Magnetic Component Engineering

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Magnetic Behavior of Stainless Steels


The magnetic properties of stainless steels vary considerably, ranging from paramagnetic, non-magnetic,  in fully austenitic grades to hard or permanent magnetic behavior in the hardened martensitic grades.

Austenitic (non-magnetic) Stainless Steels

All austenitic stainless steels are paramagnetic, non-magnetic, in the fully austenitic condition as occurs in well-annealed alloys. The DC magnetic permeabilities range from 1.003 to 1.005 when measured with magnetizing forces of 200 Oersteds (16 kA/m). The permeability increases with cold work due to deformation-induced martensite, a ferromagnetic phase. For certain grades such as Types 302 and 304, the increase in magnetic permeability can be appreciable, resulting in these grades being weakly ferromagnetic in the heavily cold-worked state. For example, Type 302 and 304 increase in permeability by ten fold when the cold reduction is 80%.

The magnetic permeabilities achievable in austenitic stainless steels are very low as compared to conventional magnetic materials. Consequentialy, their non-magnetic behavior is of more concern. In the event that the magnetic property of an austenitic stainless steel is of particular concern, it can be measured by relatively simple means as described in ASTM Standard Method A342.

Austenitic stainless steels are not hardenable by heat treatment.  If the application requires that the steel be hardenable, consider using Martensitic and precipitation hardenable stainless steels (see below); however, note that these are ferromagnetic.  It is important to consider the effects of using ferromagnetic materials in magnetic circuits if the circuit was originally designed using paramagnetic steels.

Examples of austenitic stainless steels are Type 302, 303, 304, 316 and 316L.

Ferritic Stainless Steels

Ferritic stainless steels are ferromagnetic and have been used as soft magnetic components such as solenoid cores, pole pieces and return paths. Although their magnetic properties are not generally as good as conventional soft magnetic alloys, they are successfully used for magnetic components that must withstand corrosive environments. As such, they offer a cost-effective alternative to plated iron and silicon-iron components. Additionally, the relatively high electrical resistivity of Ferritic stainless steels has resulted in excellent AC performance.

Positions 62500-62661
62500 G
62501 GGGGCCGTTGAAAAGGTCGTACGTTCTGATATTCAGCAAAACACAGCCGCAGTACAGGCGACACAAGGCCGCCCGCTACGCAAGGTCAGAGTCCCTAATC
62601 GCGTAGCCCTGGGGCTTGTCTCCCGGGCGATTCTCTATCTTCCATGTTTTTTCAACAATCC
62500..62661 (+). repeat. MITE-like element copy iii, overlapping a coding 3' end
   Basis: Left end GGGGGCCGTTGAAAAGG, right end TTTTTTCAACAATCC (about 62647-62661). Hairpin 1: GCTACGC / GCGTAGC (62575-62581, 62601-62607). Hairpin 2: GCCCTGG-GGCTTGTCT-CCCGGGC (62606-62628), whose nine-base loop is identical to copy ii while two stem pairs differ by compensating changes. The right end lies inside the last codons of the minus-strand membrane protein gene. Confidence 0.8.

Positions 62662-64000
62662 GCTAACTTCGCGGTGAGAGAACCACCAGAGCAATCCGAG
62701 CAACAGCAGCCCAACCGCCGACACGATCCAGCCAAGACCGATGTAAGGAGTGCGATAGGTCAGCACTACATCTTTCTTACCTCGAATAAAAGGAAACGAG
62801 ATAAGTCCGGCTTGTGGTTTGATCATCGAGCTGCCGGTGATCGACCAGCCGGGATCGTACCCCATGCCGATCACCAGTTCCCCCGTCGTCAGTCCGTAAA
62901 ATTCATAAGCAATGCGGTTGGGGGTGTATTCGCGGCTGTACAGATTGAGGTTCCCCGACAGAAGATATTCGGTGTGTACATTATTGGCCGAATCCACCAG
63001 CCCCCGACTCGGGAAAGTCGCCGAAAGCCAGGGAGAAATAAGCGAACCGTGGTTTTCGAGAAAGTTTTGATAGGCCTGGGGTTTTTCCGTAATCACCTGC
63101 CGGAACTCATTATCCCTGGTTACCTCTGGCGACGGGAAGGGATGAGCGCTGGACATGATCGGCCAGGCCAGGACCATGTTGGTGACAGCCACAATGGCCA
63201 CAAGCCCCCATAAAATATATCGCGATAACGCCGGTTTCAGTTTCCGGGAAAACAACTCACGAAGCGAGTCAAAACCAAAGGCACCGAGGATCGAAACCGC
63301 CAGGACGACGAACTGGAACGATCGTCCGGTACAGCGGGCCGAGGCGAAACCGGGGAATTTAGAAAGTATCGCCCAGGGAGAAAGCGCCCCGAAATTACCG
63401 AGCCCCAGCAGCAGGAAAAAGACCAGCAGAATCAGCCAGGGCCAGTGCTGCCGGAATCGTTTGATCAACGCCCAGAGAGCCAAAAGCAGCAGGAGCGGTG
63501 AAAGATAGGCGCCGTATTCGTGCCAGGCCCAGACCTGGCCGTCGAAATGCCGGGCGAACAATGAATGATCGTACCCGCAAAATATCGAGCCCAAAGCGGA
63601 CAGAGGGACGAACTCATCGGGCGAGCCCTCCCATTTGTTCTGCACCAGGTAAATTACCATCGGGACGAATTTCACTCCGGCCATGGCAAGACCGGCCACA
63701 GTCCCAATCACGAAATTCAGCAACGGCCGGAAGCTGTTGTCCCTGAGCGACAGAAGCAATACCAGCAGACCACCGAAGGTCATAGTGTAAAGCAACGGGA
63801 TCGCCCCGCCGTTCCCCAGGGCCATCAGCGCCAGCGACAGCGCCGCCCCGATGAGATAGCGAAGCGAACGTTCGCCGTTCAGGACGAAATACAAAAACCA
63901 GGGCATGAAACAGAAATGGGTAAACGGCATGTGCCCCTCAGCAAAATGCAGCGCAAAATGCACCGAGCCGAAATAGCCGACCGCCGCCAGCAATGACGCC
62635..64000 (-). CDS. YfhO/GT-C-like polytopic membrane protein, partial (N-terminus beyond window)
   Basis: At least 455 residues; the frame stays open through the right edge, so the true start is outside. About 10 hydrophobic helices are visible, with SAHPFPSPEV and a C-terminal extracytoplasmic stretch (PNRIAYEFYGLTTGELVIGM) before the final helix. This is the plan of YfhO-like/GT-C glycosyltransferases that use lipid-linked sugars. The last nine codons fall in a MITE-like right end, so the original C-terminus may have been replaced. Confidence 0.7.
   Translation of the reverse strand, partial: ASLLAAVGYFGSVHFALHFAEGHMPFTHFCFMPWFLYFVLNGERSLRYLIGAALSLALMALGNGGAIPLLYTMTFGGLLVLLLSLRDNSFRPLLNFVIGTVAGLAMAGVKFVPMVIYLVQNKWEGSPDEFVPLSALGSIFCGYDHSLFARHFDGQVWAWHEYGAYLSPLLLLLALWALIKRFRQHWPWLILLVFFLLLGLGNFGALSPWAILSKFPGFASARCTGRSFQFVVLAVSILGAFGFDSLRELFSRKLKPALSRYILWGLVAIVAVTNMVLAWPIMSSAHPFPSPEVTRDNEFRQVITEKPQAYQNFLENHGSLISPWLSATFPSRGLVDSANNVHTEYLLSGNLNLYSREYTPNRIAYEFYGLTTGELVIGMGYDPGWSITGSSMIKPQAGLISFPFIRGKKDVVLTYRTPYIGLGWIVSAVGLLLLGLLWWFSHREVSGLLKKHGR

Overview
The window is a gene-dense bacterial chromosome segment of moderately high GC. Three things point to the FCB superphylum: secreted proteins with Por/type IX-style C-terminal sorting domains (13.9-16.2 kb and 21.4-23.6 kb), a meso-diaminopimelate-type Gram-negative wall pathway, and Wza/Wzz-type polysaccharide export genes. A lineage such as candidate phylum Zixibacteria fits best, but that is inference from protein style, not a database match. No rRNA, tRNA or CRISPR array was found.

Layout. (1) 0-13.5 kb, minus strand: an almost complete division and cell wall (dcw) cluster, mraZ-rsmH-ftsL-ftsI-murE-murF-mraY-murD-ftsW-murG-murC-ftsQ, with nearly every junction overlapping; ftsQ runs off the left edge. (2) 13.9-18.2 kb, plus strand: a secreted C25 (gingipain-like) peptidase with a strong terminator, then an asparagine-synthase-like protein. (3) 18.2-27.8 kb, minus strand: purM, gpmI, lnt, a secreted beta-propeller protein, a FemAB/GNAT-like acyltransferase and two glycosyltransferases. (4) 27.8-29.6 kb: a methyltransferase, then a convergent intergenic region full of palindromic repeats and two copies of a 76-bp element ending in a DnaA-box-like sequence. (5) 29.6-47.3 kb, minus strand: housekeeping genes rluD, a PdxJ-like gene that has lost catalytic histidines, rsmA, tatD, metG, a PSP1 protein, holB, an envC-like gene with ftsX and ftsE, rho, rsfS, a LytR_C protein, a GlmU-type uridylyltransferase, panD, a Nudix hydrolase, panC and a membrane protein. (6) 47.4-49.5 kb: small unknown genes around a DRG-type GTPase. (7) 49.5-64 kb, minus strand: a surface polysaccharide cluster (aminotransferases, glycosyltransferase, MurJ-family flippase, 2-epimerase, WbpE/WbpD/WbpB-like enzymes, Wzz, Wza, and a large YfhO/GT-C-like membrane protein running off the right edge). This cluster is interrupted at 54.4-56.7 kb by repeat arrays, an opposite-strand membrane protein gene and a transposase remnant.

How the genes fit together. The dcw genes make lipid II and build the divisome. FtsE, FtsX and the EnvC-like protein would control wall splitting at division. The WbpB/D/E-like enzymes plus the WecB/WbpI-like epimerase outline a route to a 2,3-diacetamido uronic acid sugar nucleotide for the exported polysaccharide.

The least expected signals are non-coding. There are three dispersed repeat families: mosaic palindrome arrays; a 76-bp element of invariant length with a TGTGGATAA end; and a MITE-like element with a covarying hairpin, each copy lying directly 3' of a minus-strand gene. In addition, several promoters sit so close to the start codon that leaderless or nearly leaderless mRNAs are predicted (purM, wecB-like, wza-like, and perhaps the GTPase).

These stainless steels have soft magnetic properties: high magnetic permeability, low coercive force, Hc, and low residual induction Br, which depend on alloy chemistry. In particular, impurities such as carbon, sulfur, and non-metallic inclusions, and stresses due to cold working. Magnetic permeability decreases and the coercive force increases; the behavior is less magnetically soft with increasing amounts of impurities and stress.  Hence, optimum magnetic performance is obtained with well-annealed, high-purity alloys. Carpenter 430F and 430FR (Solenoid Quality) are excellent choices for soft magnetic alloy applications.  Note that if the material has been cold worked, its coercivity, Hc, will increase, and when exposed to magnetic fields, it will retain some magnetic effects, hence acting as a weak permanent magnet. 

Examples of Ferritic stainless steel are Type 430F Solenoid Quality, Type 430FR Solenoid Quality, and Type 446

Martensitic and Precipitation Hardenable Stainless Steels

All Martensitic and most precipitation Hardenable stainless steels are ferromagnetic.  Due to the stresses induced by the hardening transformation, these grades exhibit permanent magnetic properties if magnetized in the hardened condition.  For a given grade, the coercive force, Hc, tends to increase with increasing hardening, rendering these alloys more difficult to demagnetize.

Examples of martensitic stainless steels are Type 410, 416, 420, 440B and 17-4.